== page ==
Friday 8 April 2016

Corporatization In Bollywood

With the rich heritage of more than a hundred years, the Indian Film Industry, with the Hindi Film Industry (bollywood) at its focal point is continuously evolving to adapt the changing demand of its audience. With its industry accord in place since 2000, abetted by an open economy facilitating business, there could not have been a period as strategic as this for the involvement of corporate entities in bollywood. In these hundred years, the film ecosystem has followed a deep learning curve to mutate in to its current form (exhibit) of a gigantic industry. With ever- increasing revenue, charming out close to a thousand movies every year. The most critical revolution in Bollywood has been its ‘corporatization’, the involvement of corporate institutions in the different stages of film production.

One of the most important advantages associated with the introduction of corporate institutional investment in Hindi movies, a concept which ABCL wanted to implement extensively before undergoing bankruptcy  was the sheer sense of order which they brought to the erstwhile  high-entropy bollywood industry as the movie making process is now covered by extensive and uniform legal documentation.  In fact the compensation structure of an actor has become very flexible as several stars have even decided to forego any fee and agrees to profit sharing of the movie’s revenues; a trend started by Aamir Khan. Thus a better pay structure ensures that actor need not word in several movies simultaneously unlike in the past, whereby they may concentrate on a quality rather than quantity. This investment also have some bad sides, the inflow of ‘Black Money’ into movies as e.g.- Bharat Shah’s “chori chori  chupke chupke”(2000) where underworld don and Mumbai blast accused Chota Shakeel, was supposedly the person responsible for pumping money. The ever-increasing influence of piracy in Hindi movies also poses a potential threat to the efficacy of corporatization.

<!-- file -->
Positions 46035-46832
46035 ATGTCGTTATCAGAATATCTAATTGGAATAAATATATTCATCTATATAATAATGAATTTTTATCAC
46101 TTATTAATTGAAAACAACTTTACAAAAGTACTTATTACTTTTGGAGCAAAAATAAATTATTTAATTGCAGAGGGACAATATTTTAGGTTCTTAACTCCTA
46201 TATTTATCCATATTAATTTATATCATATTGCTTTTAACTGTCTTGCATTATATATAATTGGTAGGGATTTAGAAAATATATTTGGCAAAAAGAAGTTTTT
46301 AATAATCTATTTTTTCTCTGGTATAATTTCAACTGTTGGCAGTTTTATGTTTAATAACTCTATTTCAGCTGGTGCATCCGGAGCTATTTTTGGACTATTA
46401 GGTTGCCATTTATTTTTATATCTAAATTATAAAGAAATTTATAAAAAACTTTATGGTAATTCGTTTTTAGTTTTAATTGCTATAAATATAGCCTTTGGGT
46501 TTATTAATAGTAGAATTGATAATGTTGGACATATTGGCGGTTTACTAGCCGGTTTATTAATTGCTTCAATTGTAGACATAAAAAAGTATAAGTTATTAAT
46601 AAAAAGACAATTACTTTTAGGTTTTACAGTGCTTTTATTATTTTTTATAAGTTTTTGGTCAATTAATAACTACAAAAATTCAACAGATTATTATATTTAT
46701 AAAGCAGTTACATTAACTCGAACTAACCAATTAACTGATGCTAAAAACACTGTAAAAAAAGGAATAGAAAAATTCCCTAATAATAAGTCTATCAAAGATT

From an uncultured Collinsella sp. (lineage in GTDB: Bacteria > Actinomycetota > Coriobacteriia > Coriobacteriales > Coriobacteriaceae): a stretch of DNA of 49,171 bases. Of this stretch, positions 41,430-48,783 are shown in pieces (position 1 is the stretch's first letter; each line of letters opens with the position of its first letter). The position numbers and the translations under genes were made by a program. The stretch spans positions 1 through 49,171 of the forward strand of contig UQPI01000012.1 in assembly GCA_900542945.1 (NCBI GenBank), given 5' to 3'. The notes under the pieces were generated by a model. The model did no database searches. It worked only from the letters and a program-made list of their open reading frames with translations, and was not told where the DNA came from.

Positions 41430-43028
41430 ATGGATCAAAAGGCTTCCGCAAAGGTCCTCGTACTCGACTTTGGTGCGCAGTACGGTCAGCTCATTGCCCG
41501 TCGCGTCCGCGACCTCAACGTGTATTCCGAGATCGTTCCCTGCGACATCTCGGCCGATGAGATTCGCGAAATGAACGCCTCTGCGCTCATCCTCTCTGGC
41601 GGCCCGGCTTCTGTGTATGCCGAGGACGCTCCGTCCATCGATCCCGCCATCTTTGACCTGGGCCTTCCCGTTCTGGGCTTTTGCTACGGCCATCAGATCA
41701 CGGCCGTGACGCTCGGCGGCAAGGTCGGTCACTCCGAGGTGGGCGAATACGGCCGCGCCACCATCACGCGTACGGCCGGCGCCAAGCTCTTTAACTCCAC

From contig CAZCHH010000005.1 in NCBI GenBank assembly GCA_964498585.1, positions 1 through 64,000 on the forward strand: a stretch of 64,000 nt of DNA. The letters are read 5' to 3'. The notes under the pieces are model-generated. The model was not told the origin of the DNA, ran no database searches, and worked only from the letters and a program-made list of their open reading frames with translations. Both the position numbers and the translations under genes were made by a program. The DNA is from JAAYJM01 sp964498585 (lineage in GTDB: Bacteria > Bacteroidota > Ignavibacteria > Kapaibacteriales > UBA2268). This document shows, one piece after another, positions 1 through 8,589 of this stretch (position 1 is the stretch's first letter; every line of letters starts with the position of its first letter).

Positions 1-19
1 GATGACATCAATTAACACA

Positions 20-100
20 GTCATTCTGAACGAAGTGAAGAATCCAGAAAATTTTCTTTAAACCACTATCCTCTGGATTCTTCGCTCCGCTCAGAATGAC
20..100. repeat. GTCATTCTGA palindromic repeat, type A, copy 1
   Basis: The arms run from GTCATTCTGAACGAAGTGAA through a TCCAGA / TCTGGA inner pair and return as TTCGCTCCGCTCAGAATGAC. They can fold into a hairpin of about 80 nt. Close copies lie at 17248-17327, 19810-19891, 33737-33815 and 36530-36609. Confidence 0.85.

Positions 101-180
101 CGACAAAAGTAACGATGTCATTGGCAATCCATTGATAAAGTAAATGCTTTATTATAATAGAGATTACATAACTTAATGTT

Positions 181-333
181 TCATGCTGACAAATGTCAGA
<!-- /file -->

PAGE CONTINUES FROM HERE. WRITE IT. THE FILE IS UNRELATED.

Some national investment institutions are Reliance Entertainment, Viacom 18 motion pictures, Balaji Telefilms etc. Hindi movies attract considerable attention from not only the international audience but also major global production houses like Warner bros and Fox entertainment. Thus corporatization though not devoid of it fair share of flaws is definitely the way going forward and will surely evolve with the onset of time to yield even more munificent returns for bollywood.

                                                                                                                                Rakesh Kumar Paul
                                                                                                                           (PG MEDIA 2015-2017)

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